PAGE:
The New Yorker's John Cassidy says, with Barack Obama seemingly solidifying his lead in Ohio, Romney's path to 270 electoral votes gets much narrower. Romney would have to win Florida, Virgina and Wisconsin or Colorado, Iowa, Nevada and New Hampshire. Either of those outcomes would require a big shift in swing state polling with just a week to go in the election.
For the sake of argument, let's assume that Obama ends up holding onto Ohio. Does that mean Romney is out of it? Not completely. But to reach two hundred and seventy votes, he would need to turn around three or four blue states, which doesn't seem likely without another swing in his direction nationally.
It's a good story line, which some of the media will run with, but I don't quite believe it. In 2008, Obama carried Wisconsin by fourteen points. Since Labor Day, more than a dozen polls have been carried out there, and Romney has yet to lead in one of them. (Friday's Rasmussen poll is the only survey to show a tie.) Still, Obama's average lead in the five polls carried out during the past two weeks is only 2.2 per cent, which is narrow enough to make it interesting, especially with Ryan on hand to rally the G.O.P. voters, and Tommy Thompson, who served four terms as governor, running for the Senate. As a result of the failed attempt to recall Governor Scott Walker, in June, both parties have extensive ground operations.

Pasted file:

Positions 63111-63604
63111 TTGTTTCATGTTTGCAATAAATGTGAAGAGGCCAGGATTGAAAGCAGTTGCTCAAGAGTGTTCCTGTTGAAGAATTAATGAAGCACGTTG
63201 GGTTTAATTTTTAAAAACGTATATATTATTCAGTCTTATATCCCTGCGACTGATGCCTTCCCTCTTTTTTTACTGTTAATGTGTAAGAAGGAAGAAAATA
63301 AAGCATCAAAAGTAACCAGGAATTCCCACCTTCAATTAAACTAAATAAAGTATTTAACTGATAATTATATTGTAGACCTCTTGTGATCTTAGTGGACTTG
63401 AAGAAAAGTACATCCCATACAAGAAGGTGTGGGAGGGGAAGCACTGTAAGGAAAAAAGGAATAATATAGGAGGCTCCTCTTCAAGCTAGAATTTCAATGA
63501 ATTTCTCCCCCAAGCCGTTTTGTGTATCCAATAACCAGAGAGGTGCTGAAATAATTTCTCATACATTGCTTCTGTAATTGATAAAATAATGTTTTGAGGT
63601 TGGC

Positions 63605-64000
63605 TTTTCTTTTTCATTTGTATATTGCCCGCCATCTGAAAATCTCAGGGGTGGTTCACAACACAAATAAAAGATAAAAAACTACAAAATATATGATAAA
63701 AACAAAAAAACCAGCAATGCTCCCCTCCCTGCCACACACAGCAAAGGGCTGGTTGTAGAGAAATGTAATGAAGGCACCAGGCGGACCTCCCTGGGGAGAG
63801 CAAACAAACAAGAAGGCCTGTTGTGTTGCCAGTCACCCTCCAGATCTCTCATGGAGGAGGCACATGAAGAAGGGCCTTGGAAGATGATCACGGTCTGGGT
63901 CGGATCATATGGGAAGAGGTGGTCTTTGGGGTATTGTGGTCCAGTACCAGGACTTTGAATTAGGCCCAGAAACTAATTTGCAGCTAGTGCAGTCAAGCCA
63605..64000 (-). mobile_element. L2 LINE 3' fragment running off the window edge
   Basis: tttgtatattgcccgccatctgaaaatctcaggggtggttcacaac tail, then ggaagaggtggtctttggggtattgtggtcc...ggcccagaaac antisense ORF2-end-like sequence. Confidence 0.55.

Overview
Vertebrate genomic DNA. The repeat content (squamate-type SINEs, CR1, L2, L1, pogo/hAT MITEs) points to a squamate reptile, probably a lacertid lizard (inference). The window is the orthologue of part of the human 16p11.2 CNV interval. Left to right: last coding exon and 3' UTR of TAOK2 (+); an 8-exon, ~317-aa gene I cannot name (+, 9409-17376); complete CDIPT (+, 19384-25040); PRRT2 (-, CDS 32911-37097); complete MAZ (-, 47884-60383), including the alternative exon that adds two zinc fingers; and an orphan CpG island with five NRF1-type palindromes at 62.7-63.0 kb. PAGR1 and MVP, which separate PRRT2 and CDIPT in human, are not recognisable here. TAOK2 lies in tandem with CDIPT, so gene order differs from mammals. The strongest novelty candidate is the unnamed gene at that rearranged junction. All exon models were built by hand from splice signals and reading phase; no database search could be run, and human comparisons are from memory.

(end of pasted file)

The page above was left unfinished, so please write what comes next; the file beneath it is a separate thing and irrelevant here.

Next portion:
The arithmetic is tricky, but the overall message is clear: Without Ohio, the math is forbidding, though not completely prohibitive, for Romney. But even if he doesn't defeat Obama, couldn't he somehow manage to get a tie? Actually, he could. Let's assume, once again, that the G.O.P. candidate carries Florida and Virginia, taking him to 248 votes in the electoral college. Now imagine that he fails to win Ohio, or New Hampshire, or Wisconsin, but somehow ekes out victories in Colorado (9 votes), Iowa (6), and Nevada (6). That would take him to 269 votes. Obama would have the same number. The result would be a draw. According to the Twelfth Amendment to the Constitution, the House of Representatives, which almost certainly would still be under Republican control, would then choose the next President. Romney could end up sitting in the Oval Office, after all.